After a six-hour train ride in second-class, we almost got off at the wrong station. We took our cue- and a clue- from everyone else, though, and returned to our seats. I wonder what the Indians in seats 1, 2, 3, and 4 thought since we passed them twice.

We had to wait for about ten, maybe twenty, minutes for our driver to come. Then four people, four suitcases, four backpacks, and one hat got into a taxi for the second time in one day. We went on a curvy, bumpy, but thankfully paved, road to get here, and on the way I saw a truck hit a tuk-tuk in the back. No one was hurt but the driver sure was mad.

Happy and Pepsi were the first to meet us; they’re the dogs of Mandore Guest House. Poor Happy has huge amounts of thick black fur. Pepsi is more suited to Indian desert with a short tan coat. Our luggage was carried to the doors of our rooms, which are in the same little cottage. We discovered that we aren’t the only guests here (a first in India); there is a family, a couple of couples, and a group of people that I know just about nothing about except that they’re staying at Mandore Guest House.

We read, walked around, and finally had supper. To finish it, Dad had ice cream that looked like panna cotta (pah-na-COAT-uh) from Boutique della Pasta in Chiang Mai but tasted like tonic-otta (ton-ick-OH-tah). Ciao!

Rain, Rain, go away, come again some other Day.

Preferably when we aren’t there looking areopen air temples up on the hills surrounding our faithful city of Chiang Mai. The rain is good in Thailand, so it bearable.

If I was the rain, I would probably do the same thing that the rain did today, though, but still, why did it have to be on the one day that we went up to Wat Phra That Doi Suthep and Doi Kom.

With rain up on Doi Kom, there are a lot of dogs just sitting underneath cars, but it was still so hot that there were then two good reasons to sit under a car; shade and shelter from the rain. After that, we got on a plane and went off to Bangkok to spend the night at a hotel before getting up early tomorrow morning to catch our flight into New Delhi.

Certainly Saying “So Long” to the City

As the miles of rails pass by, we get to think about what we did in Bangkok, especially what we did today: we hit three malls in the time frame of less than six hours. Obviously we didn’t hit every stall and shop, but we went to the important things: Cream and Fudge Factory (for the best ice cream since Friday) and Madame Tussauds wax museum. My experiences?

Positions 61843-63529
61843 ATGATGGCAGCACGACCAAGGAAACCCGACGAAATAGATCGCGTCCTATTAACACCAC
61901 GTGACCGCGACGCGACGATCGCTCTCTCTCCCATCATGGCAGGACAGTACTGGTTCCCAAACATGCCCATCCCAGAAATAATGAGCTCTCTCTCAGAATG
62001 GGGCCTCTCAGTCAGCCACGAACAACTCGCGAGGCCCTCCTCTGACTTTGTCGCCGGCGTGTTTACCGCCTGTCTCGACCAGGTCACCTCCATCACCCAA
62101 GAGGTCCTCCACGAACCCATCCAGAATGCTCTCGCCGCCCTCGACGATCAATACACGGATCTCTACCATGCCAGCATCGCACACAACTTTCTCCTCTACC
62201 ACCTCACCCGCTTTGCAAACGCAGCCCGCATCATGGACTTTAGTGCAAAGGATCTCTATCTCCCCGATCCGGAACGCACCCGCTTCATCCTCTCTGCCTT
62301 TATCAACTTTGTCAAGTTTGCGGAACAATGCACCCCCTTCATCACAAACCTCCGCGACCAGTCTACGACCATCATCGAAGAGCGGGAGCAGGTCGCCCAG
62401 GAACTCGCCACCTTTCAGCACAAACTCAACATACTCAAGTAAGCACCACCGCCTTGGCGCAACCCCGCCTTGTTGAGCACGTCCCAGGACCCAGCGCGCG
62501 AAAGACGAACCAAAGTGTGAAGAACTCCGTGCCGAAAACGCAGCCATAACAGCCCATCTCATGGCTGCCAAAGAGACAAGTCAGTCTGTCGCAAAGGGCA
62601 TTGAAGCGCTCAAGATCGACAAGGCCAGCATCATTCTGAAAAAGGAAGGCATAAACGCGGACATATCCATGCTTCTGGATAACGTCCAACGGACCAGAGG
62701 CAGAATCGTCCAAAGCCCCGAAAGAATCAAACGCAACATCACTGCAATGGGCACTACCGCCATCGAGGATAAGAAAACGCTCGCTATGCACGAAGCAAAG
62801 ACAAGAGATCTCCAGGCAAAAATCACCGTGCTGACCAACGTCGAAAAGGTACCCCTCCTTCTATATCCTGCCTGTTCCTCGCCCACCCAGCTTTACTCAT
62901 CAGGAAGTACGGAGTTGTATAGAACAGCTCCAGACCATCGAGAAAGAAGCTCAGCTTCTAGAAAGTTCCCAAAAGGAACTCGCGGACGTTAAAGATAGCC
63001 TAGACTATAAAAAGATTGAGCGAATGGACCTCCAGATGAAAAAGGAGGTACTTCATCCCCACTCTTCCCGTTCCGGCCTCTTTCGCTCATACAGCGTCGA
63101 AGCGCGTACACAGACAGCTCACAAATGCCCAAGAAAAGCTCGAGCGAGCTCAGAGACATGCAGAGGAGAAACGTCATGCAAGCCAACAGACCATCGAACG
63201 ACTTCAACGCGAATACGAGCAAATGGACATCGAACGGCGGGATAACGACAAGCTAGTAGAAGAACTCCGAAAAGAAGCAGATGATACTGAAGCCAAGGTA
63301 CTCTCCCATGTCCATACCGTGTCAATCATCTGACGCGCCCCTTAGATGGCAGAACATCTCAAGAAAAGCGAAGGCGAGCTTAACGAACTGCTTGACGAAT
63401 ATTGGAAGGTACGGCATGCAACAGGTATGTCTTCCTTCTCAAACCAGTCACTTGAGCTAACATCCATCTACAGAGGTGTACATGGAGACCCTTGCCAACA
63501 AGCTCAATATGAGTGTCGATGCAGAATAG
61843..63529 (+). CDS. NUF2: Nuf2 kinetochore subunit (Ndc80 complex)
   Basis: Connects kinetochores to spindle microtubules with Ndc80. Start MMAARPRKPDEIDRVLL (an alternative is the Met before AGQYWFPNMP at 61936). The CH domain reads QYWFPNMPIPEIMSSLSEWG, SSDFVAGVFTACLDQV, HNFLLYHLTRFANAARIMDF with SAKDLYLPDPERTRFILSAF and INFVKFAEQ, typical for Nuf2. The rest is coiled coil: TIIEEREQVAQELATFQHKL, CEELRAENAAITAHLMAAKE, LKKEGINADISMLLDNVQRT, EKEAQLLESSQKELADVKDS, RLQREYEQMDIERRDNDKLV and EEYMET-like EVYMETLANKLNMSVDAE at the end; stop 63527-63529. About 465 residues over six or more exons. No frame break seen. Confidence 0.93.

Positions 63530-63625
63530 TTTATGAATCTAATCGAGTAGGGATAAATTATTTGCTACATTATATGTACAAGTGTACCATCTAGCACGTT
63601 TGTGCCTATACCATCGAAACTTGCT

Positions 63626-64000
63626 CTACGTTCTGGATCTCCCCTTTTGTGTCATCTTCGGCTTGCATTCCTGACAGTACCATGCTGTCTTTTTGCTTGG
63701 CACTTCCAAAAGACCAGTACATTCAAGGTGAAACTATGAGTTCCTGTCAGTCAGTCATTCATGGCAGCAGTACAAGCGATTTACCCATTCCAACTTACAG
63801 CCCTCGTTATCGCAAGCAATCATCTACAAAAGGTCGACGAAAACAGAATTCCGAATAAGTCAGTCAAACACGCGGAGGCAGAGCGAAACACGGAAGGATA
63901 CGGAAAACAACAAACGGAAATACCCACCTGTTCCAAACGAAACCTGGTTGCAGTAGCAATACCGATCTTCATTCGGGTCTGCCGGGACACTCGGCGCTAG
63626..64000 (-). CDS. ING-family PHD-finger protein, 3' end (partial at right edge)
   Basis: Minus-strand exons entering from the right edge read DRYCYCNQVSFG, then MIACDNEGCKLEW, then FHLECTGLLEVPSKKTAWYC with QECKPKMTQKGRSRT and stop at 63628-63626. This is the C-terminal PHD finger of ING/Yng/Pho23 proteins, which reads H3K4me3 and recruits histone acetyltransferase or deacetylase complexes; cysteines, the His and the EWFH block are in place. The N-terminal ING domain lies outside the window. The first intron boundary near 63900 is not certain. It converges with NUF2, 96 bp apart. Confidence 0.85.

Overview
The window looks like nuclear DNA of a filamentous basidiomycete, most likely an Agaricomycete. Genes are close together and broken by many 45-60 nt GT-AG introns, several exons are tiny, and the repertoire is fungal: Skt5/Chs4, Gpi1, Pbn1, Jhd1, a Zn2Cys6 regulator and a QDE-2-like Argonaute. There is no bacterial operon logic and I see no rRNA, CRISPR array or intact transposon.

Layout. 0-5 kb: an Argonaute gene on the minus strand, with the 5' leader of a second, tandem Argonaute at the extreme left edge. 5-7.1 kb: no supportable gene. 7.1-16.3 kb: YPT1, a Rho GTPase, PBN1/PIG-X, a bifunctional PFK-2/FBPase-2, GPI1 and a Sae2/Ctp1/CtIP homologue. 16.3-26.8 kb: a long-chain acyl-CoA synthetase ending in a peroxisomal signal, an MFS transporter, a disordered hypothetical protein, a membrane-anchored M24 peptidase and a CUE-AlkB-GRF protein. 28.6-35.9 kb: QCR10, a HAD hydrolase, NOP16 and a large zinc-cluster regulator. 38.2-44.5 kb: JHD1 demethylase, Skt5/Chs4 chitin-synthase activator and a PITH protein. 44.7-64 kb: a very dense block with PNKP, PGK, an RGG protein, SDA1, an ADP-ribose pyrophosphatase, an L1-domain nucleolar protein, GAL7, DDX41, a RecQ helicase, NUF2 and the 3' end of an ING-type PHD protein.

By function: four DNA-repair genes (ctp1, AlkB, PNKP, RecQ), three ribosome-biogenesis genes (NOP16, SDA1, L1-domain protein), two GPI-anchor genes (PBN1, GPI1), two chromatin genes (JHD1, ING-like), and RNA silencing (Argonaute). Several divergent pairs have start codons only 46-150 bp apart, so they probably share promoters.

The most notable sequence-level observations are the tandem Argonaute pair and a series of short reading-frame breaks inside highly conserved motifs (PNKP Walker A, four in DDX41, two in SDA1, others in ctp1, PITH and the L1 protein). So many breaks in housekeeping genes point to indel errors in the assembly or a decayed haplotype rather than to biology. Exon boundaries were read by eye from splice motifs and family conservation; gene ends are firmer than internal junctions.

I got to cuddle up to Justin Bieber, have a friendly conversation with George Clooney, be Oprah Winfrey’s guest, take charge of the Oval Office as President and First Lady Obama looked on, moonwalk with Michael Jackson, backup dance for Madonna, get a hole-in-one with a jealous Tiger Woods watching, play Wii tennis with Serena Williams looking on in total awe, win four Oscars– dream come true, play paparazzi to an Asian celebrity nicknamed “Pancake,” be Bruce Lee’s replacement figure, yearn for One Direction figures (and be duly disappointed), pose with Angelina Jolie and Brad Pitt on the red carpet, show Picasso how to make a perfect painting (an eyebrow with an eye!), be taught by Beethoven, and take pictures of many, many more, including Princess Di, Buddha, Gandhi, King Rama IX and his wife, Beyonce, Nicole Kidman, and Will Smith.

Once we had fully appreciated the wonders of waxmanship, we found our way to the sky trains station and headed to Chong Nonsi. There we switched to the BRT and rode for seven stops down to Wat Pariwat. After one last look at the Star Estates @ Rama III building that was our home for a week and the temple that was our view for a week, we grabbed our luggage and hopped in a red taxi. It’s funny- we’ve been in Bangkok for about eight days and had had only one taxi ride. The taxi was green and yellow. The most common color is pink. And, nooo, of course we couldn’t ride in a pink one! If we had gotten to the curb with all our luggage a mere minute earlier, the pink taxi would’ve been ours. Instead, it was pulling away with a single tourist in the back. Sigh.

On a brighter note, we made it safely to the train station, got our postage stamps (for the postcards) and Trident gum from the 7-Eleven across the street, read our social studies books (Beware, Princess Elizabeth and Horrible Histories: The USA), and boarded our train. An hour later, we’ll still technically in Bangkok. It’ll take us thirteen more hours by rail to get to Chiang Mai, when it would have taken a mere hour-and-a-half by air. Ciao!

Afternoon Fun

We chose to go bowling (since it was raining), and we played two games at the Hollywod Bowl from 2 to 4 pm. All that arm use made us hungry, so we drove for forty-five minutes to get to the Old Spaghetti Factory, which was 3.5 miles away. On the bright side, if we had taken only five minutes to drive to the restaurant, it would have still been closed. (It opens for supper at 4:30 pm.) After spaghetti (obviously), spumoni, and Oreo milk shakes, we said good-bye to my aunt, uncle, and Fergus and headed to Fred Meyer because we couldn’t find a Target. There we bought things such as pencil sharpeners, plain watches, and erasers.

We checked into our airport hotel and made sure it had a pool. Then Ethan and I went swimming while our father went to return the rental car and our mother watched us (because we’re not 14 yet). We played Marco Polo… you should try playing that with two people in a small pool. You can bet you’re going to get tagged!


So Long, Farewell #2

Okay, two hours later (1:45 pm) we were still at home, but a mere 34 minutes later we were at the bottom of our driveway. Everything fits (!!!), and Ethan and I have room to spare. We’re currently at our grandparents’ house saying goodbye and dropping off frozen and refrigerated goods, cherry tomatoes, a banana, and some potatoes. Also, it’s June 18. Shouldn’t it be sunny?!

(no) It is Oregon after all. Ciao!